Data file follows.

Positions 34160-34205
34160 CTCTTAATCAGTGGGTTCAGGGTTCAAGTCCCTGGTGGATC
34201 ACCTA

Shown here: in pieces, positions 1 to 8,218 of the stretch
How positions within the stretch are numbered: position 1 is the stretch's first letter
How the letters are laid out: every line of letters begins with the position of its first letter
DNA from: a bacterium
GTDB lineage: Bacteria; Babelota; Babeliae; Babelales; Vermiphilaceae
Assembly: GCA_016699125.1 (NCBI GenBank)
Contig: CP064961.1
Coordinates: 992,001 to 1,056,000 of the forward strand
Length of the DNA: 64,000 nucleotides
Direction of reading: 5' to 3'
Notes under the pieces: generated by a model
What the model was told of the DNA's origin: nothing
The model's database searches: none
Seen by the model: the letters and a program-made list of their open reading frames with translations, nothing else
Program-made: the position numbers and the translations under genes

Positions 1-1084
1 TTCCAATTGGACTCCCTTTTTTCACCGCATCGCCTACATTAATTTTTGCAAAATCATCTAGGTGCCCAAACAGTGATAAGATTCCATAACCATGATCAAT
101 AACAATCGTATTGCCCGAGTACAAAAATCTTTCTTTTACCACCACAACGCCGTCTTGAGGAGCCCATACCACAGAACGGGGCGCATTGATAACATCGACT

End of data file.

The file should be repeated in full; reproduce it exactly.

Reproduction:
Positions 34160-34205
34160 CTCTTAATCAGTGGGTTCAGGGTTCAAGTCCCTGGTGGATC
34201 ACCTA

Shown here: in pieces, positions 1 to 8,218 of the stretch
How positions within the stretch are numbered: position 1 is the stretch's first letter
How the letters are laid out: every line of letters begins with the position of its first letter
DNA from: a bacterium
GTDB lineage: Bacteria; Babelota; Babeliae; Babelales; Vermiphilaceae
Assembly: GCA_016699125.1 (NCBI GenBank)
Contig: CP064961.1
Coordinates: 992,001 to 1,056,000 of the forward strand
Length of the DNA: 64,000 nucleotides
Direction of reading: 5' to 3'
Notes under the pieces: generated by a model
What the model was told of the DNA's origin: nothing
The model's database searches: none
Seen by the model: the letters and a program-made list of their open reading frames with translations, nothing else
Program-made: the position numbers and the translations under genes

Positions 1-1084
1 TTCCAATTGGACTCCCTTTTTTCACCGCATCGCCTACATTAATTTTTGCAAAATCATCTAGGTGCCCAAACAGTGATAAGATTCCATAACCATGATCAAT
101 AACAATCGTATTGCCCGAGTACAAAAATCTTTCTTTTACCACCACAACGCCGTCTTGAGGAGCCCATACCACAGAACGGGGCGCATTGATAACATCGACT